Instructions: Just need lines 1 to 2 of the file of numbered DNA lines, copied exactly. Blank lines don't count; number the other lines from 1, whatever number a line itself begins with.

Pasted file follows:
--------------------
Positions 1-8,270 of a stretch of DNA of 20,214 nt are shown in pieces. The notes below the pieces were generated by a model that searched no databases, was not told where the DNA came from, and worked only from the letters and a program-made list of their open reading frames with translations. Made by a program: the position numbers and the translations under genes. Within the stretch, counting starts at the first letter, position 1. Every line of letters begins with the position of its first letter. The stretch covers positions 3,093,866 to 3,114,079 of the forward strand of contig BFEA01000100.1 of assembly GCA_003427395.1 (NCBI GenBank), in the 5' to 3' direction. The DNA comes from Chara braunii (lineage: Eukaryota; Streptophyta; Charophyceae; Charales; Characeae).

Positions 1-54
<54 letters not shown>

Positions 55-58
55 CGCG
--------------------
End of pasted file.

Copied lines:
Positions 1-8,270 of a stretch of DNA of 20,214 nt are shown in pieces. The notes below the pieces were generated by a model that searched no databases, was not told where the DNA came from, and worked only from the letters and a program-made list of their open reading frames with translations. Made by a program: the position numbers and the translations under genes. Within the stretch, counting starts at the first letter, position 1. Every line of letters begins with the position of its first letter. The stretch covers positions 3,093,866 to 3,114,079 of the forward strand of contig BFEA01000100.1 of assembly GCA_003427395.1 (NCBI GenBank), in the 5' to 3' direction. The DNA comes from Chara braunii (lineage: Eukaryota; Streptophyta; Charophyceae; Charales; Characeae).

Positions 1-54